The Pulitzer Center also selected "Friends of Mago" as the winner of the Round 2 “Open Submission” Award, and the Project: Report community chose A Day in the Life -- the story of Lauren Edens -- to win the Community Award. Both receive a Sony VAIO notebook with the all new Intel Core Processor and promotion on the YouTube homepage today. Visit the Project: Report channel (http://youtube.com/projectreport) to watch all of the submissions as well as the video blogs posted by each of the semi-finalists. We hope their work inspires you to think about ways you can use your video camera and YouTube to share important stories with the rest of the world.

Thursday, April 15, 2010

Tonight: the UK’s first ever election debate

In 1960, Richard Nixon and John F. Kennedy squared off in the first-ever televised debate in the United States. The debate made history and many say was a determining factor in the election's outcome.

Tonight, history will be made in the UK as Labour leader and British Prime Minister Gordon Brown, Conservative leader David Cameron and the Liberal Democrats' Nick Clegg participate in the first-ever, live television debate to decide the UK's next P.M.. The debate will air at 8:30 p.m. UK time tonight on ITV and on BBC 4 Radio. Afterward, anyone in the world can tune into YouTube to watch the debate in its entirety, as well as clips of the top moments, on ITV's YouTube channel.

You also have the opportunity to pose your own questions to the candidates in the YouTube/Facebook Digital Debate. Brown, Cameron and Clegg will answer your top-voted questions about the most pressing issues facing the United Kingdom. Already, over 1500 questions have been asked and 60,000 votes have been cast through Google Moderator on YouTube and Facebook. Add your voice to the debate today:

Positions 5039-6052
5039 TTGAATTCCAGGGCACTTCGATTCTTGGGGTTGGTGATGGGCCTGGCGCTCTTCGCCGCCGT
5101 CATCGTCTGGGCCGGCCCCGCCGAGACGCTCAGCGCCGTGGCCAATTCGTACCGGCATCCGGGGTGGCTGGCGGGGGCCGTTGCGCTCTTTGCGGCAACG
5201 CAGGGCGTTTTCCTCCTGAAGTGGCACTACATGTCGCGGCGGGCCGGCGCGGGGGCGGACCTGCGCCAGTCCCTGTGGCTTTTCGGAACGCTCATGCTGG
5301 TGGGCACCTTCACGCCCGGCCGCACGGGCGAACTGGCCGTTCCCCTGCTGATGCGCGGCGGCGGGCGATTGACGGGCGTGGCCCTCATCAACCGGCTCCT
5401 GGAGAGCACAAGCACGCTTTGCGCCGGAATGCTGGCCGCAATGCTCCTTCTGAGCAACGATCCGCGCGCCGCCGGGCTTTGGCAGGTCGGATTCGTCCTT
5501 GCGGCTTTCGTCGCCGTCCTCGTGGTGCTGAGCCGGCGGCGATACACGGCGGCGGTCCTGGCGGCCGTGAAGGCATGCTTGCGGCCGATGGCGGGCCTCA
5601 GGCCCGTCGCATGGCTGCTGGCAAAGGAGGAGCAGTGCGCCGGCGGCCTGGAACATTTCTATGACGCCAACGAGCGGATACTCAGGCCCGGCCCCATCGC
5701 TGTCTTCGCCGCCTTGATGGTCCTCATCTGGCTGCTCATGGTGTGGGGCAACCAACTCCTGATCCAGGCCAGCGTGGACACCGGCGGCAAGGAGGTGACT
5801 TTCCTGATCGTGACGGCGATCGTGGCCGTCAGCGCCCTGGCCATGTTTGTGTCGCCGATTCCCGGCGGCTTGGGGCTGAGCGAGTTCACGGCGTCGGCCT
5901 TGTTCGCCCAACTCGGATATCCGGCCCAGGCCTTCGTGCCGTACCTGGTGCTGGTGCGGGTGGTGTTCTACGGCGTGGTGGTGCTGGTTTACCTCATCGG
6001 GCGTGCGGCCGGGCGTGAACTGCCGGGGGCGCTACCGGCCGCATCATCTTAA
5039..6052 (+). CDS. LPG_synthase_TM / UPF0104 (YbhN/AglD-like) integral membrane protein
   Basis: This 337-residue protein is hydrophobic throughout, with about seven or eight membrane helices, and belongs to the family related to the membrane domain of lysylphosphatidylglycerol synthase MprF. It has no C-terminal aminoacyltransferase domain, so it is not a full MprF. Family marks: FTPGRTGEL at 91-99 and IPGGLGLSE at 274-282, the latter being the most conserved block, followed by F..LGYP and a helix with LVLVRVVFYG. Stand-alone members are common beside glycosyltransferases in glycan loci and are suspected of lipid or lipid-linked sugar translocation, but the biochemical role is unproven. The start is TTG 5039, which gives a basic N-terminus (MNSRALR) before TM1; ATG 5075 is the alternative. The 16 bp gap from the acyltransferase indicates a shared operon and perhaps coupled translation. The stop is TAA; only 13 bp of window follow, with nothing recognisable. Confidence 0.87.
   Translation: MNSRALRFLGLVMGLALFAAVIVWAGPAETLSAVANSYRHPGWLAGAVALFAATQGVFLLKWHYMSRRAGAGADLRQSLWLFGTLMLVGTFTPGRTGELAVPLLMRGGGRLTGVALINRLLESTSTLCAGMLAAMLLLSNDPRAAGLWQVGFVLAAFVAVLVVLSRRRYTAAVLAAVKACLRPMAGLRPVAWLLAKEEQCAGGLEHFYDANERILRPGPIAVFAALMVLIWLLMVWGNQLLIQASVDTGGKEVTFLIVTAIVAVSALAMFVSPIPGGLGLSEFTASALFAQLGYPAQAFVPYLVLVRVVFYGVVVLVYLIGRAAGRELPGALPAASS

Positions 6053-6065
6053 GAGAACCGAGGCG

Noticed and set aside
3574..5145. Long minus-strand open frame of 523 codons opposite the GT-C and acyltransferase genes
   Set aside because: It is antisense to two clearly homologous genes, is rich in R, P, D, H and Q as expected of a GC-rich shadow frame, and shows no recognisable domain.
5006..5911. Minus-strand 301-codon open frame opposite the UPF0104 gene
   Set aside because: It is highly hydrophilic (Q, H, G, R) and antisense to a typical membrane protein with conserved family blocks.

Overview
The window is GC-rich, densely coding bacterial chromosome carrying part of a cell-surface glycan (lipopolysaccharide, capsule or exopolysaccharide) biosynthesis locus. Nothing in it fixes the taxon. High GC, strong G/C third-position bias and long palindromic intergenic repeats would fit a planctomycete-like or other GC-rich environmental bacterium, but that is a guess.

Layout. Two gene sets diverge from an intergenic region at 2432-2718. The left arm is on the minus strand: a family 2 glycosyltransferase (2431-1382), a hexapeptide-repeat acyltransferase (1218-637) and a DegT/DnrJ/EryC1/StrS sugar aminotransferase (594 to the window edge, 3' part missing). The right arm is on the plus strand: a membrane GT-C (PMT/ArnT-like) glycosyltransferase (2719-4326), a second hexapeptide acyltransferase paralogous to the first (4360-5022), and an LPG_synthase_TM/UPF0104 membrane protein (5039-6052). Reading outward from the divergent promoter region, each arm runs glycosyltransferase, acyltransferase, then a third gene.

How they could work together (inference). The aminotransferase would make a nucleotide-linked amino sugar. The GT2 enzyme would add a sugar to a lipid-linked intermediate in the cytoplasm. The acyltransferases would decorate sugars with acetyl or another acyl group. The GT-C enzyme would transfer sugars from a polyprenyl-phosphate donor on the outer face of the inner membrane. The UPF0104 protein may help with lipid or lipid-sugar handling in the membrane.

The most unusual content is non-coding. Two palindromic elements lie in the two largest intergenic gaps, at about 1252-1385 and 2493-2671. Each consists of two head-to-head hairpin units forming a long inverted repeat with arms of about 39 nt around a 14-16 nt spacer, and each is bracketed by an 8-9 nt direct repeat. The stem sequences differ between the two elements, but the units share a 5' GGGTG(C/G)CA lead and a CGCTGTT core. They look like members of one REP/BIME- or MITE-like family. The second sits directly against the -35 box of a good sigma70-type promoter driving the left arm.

Wednesday, April 14, 2010

Brazilian Supreme Court’s Chief Justice to answer your questions

We are excited that the Supreme Federal Court of Brazil (STF) is the latest government body to take questions on YouTube. More and more, leaders around the world are using YouTube to connect directly with citizens, but this is the first time that the highest court of law in any country in the world has used YouTube to engage in meaningful dialogue with our community about the political process and governmental issues.

Brazilians -- and anyone else in the YouTube community -- can use our Google Moderator platform to ask questions on the STF’s YouTube Channel at youtube.com/stf. Questions may be submitted in either video or text. Once questions are submitted, any YouTube user will have the opportunity to vote on whether or not they think a particular question should be posed to the Chief Justice of the STF, Gilmar Mendes. Justice Mendes will answer some of the top-voted questions in a television broadcast from “TV Justi├ža” on April 16, 18 hrs. (Brasilia time, 14 hrs. PT). His video response will also be available on YouTube via the STF Official YouTube Channel.



The Supreme Court of Brazil launched its channel in October 2009, and in only six months the Court has uploaded more than 1700 videos, accumulating over one million views on the site. This kind of video engagement makes politics more personal, more democratic, and has shown that it is possible to open up local (i.e. MX), regional, (i.e EU), and global (i.e. COP15) initiatives in exciting new ways.

Questions for the STF may be submitted on any of the following topics:

Form of appointment of a Minister of the STF
Role of the Supreme Court
Balance of activities of the STF and CNJ
Effectiveness of judicial decisions
Proposals of the National Council of Justice
Corruption in the Judiciary system
Democratization of access to justice
Judicial activism
Computerisation of Judiciary
Prerogative of judges
Judiciary exchange in Mercosur and other countries

All questions should relate to one of the themes above and abide by the YouTube Community Guidelines.

This is your chance to engage directly with one of the world’s most impressive legal bodies and make sure your voice is heard. Submit your question today and stay tuned to see if the STF responds.

Posted by Ivo Correa, Government Relations, Google Brasil

Monday, April 12, 2010

McCain campaign back at it with eyebrow-raising web ads